Says future seizures require paperwork

Jenifer McKim, Boston Globe

The state’s highest court ruled Friday that lenders must have proper paperwork in hand at the time they complete a foreclosure, but the decision does not apply to seizures that have already taken place, removing a cloud of uncertainty over the status of property titles for thousands of Massachusetts homes.

The state Supreme Judicial Court’s finding came as a relief to real estate industry specialists, who said a retroactive ruling would have created chaos. Because so many home loans were bundled and sold between lenders multiple times during the housing boom, they said, it would be virtually impossible to prove that all paperwork was in place for every transaction.

Lenders said they were following common practices at the time, but housing advocates said banks were simply cutting corners by taking back homes without proper documentation.

“Virtually every mortgage foreclosure that had been done since the enactment of the foreclosure statute could have been thrown into question,” said Christopher Pitt, president of the Real Estate Bar Association for Massachusetts.

The case the seven justices ruled on Friday, Eaton v. Federal National Mortgage Association, or Fannie Mae, centered on two documents borrowers sign to get a home loan. The first is the mortgage itself, which establishes a lender’s right to take back a property; the second is the promissory note signed by a borrower that says they agree to pay the debt. The servicer had the mortgage at the time it foreclosed on the borrower, but didn’t possess the note.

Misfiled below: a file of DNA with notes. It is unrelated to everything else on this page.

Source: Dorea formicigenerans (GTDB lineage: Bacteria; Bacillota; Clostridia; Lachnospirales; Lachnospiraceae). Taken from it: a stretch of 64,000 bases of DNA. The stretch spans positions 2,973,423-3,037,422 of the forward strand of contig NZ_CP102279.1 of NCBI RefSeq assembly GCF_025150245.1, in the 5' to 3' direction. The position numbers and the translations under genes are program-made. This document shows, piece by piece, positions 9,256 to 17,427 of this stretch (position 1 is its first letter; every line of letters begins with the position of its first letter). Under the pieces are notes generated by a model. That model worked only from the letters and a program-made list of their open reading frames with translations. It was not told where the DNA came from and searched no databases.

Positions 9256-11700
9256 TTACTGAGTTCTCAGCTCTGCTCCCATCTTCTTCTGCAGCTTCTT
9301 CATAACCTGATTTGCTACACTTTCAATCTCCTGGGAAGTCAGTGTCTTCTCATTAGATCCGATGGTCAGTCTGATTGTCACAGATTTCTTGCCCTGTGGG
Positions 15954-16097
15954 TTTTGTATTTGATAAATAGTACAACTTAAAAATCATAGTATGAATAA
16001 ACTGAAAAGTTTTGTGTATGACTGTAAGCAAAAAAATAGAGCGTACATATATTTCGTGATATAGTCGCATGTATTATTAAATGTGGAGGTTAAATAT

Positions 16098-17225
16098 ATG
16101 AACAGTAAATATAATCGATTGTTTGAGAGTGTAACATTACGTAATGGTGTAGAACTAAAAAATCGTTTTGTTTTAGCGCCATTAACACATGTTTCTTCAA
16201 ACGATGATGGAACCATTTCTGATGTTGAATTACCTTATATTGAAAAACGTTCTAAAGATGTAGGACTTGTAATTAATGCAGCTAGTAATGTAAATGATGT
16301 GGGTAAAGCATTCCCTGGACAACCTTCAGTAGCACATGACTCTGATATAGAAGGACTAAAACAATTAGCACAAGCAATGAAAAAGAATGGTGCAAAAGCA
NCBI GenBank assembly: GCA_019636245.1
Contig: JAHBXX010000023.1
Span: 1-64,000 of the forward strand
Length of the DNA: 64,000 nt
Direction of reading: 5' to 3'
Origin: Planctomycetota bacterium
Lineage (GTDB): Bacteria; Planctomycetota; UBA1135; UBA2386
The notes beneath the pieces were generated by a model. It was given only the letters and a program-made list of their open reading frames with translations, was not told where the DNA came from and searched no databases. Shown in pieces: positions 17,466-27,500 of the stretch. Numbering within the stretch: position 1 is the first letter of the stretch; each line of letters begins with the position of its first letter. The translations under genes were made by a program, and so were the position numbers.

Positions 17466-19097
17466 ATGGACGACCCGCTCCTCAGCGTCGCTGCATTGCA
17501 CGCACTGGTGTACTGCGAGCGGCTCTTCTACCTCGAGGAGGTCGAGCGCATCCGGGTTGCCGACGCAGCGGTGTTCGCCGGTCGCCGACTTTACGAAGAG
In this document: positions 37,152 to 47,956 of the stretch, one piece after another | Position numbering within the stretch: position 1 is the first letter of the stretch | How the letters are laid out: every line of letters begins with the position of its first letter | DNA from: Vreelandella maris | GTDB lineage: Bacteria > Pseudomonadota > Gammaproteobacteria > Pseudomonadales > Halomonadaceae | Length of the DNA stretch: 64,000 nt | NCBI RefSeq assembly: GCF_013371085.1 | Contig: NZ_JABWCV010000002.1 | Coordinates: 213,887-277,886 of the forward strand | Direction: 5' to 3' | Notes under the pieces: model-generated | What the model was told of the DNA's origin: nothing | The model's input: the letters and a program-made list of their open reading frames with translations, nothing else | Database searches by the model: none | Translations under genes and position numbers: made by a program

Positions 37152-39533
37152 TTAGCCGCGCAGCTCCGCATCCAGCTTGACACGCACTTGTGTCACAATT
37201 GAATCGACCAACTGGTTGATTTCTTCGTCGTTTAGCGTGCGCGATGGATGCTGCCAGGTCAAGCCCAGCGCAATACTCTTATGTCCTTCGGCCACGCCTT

A lower court ruled last year a lender must physically hold the note, but Justice Margot Botsford, who authored the high court’s unanimous decision, said the lender only has to prove it is an “authorized agent of the note holder.”

Botsford also said the court decided to apply the ruling to foreclosures from today forward because the state’s “recording system has never required mortgage [promissory] notes to be recorded” and that regulations governing foreclosure proceedings were “not free of ambiguity.” Many real estate lawyers have argued that lenders didn’t believe they needed to possess the notes at the time of a property take-back.

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